William Stanley Canute Cordrey

Date of birth 20 July 1901
Place of birth United Kingdom
Deported from Jersey
Deportation date Spring 1944
Address when deported 60 New Street, St Helier, Jersey

By Gilly Carr

William Stanley Canute Cordrey was born, according to his Occupation registration papers, on 20 July 1893 in Dalhousie, Scotland. However, according to his birth certificate and other archival documents, he was born on 20 July 1901 in Sydenham, Kent. There is also no place in Scotland (although there is a castle) with the name ‘Dalhousie’. Why he chose to misrepresent himself on his occupation-period papers is unknown.

Cordrey had been, at an earlier point in his life, a captain in the army, but was invalided out in April 1920. His cap badge in his WWI photo (shown on this webpage) indicates that his regiment was The Queen’s (Royal West Surrey Regiment).  The First World War was not Cordrey’s only conflict experience; Cordrey’s second wife told his son that Cordrey had later taken part in the Spanish Civil War, where he apparently fought on both sides.

At the time of the registration period of the Occupation (in early 1941), Cordrey was working as a master stevedore, was married to Edith MacIntosh, and living in Longueville in St Saviour. It seems likely that this relationship broke down in early 1941, because in March 1941 Edith moved to St Saviour’s Road in St Helier, whereas Cordrey moved from Longueville to Duhamel Place in St Helier in September 1941. Thereafter the couple appear not to have lived at the same address.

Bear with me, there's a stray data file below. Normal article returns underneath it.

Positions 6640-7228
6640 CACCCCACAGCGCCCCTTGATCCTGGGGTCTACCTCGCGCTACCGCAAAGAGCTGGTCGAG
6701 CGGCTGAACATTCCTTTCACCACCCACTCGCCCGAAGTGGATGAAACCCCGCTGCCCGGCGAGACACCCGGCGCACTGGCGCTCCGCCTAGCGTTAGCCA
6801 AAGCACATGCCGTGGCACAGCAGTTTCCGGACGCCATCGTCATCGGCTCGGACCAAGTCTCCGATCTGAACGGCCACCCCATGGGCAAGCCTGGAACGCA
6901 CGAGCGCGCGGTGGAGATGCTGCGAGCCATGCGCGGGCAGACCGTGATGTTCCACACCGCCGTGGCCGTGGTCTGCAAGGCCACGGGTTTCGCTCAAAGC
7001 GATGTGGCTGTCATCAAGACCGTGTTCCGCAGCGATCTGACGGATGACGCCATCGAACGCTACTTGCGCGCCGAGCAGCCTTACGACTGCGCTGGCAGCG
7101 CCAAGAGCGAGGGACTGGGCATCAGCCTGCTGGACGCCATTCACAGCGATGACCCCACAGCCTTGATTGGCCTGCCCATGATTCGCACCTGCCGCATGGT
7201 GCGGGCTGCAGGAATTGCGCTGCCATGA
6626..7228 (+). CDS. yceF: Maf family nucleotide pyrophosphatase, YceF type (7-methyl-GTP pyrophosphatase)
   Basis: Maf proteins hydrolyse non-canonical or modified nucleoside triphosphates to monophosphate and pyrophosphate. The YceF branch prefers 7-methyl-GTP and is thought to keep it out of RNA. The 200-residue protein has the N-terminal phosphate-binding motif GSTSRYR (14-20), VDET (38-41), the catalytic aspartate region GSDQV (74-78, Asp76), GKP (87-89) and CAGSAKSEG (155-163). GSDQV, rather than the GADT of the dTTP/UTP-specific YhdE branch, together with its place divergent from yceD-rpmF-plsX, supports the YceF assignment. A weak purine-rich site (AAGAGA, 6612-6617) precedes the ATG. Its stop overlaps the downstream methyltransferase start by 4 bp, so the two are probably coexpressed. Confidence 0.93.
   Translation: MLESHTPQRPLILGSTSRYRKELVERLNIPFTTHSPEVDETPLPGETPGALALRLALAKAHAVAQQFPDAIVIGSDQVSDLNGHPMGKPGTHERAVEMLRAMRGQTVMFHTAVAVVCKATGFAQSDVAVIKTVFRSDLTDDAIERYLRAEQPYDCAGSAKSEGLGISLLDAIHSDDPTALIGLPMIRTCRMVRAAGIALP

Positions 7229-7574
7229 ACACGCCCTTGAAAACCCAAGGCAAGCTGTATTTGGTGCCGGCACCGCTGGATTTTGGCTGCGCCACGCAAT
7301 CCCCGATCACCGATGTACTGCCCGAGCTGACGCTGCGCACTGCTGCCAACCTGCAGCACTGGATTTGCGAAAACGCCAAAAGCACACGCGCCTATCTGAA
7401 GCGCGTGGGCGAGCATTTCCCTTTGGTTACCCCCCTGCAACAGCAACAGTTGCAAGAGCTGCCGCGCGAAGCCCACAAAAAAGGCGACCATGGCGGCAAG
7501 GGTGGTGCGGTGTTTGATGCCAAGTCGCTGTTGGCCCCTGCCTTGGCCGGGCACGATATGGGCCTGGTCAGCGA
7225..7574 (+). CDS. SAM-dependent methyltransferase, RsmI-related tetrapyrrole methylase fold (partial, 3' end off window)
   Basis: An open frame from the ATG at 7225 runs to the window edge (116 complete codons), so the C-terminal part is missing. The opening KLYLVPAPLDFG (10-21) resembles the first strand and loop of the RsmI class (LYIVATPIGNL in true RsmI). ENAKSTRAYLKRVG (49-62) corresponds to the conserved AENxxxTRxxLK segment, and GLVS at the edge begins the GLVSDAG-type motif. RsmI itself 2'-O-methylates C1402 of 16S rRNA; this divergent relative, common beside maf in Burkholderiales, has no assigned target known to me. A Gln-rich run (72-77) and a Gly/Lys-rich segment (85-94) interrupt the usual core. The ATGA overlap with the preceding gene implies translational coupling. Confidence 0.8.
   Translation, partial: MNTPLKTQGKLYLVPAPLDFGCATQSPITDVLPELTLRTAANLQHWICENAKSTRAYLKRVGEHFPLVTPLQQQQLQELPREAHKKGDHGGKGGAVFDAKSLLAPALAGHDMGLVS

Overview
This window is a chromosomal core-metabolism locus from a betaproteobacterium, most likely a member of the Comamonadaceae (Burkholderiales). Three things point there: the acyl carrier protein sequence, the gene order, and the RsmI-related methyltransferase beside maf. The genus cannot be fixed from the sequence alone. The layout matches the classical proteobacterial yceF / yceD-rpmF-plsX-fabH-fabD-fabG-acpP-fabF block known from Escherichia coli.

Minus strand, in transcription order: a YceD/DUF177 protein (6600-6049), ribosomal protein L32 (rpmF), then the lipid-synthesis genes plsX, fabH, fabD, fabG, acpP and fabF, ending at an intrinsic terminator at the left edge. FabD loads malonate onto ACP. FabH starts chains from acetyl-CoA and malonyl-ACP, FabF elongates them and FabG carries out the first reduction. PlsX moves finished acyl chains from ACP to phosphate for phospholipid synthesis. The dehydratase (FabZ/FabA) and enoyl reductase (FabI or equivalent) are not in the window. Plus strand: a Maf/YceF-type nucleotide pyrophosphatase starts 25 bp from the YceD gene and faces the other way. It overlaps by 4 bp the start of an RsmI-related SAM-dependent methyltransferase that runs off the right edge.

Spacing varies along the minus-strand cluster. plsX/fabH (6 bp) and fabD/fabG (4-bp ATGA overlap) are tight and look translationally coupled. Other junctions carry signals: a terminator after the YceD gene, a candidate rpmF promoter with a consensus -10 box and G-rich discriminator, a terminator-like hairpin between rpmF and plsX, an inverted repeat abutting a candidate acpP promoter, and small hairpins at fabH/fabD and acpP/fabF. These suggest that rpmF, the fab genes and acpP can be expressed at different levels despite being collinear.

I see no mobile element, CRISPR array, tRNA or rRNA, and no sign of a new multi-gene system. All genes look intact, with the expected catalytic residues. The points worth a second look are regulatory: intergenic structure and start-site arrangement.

Cordrey’s son was told by his mother  that Cordrey ‘spent the majority of the war in France, travelling backwards and forwards to the Channel Islands and the UK, and was working with the French Resistance‘. This seems extremely unlikely, although it was possible that he unloaded the cargo of ships that moved between Jersey and France, perhaps travelling with the ships to load them up in France. It is also possible that he was in touch with the French Resistance through this work. However, contacts with the UK were not possible, except through the Resistance. We have no way of checking whether any of this part of Cordrey’s story was true, especially as it comes to us now via two people, his wife and son, and and not from anything written by him.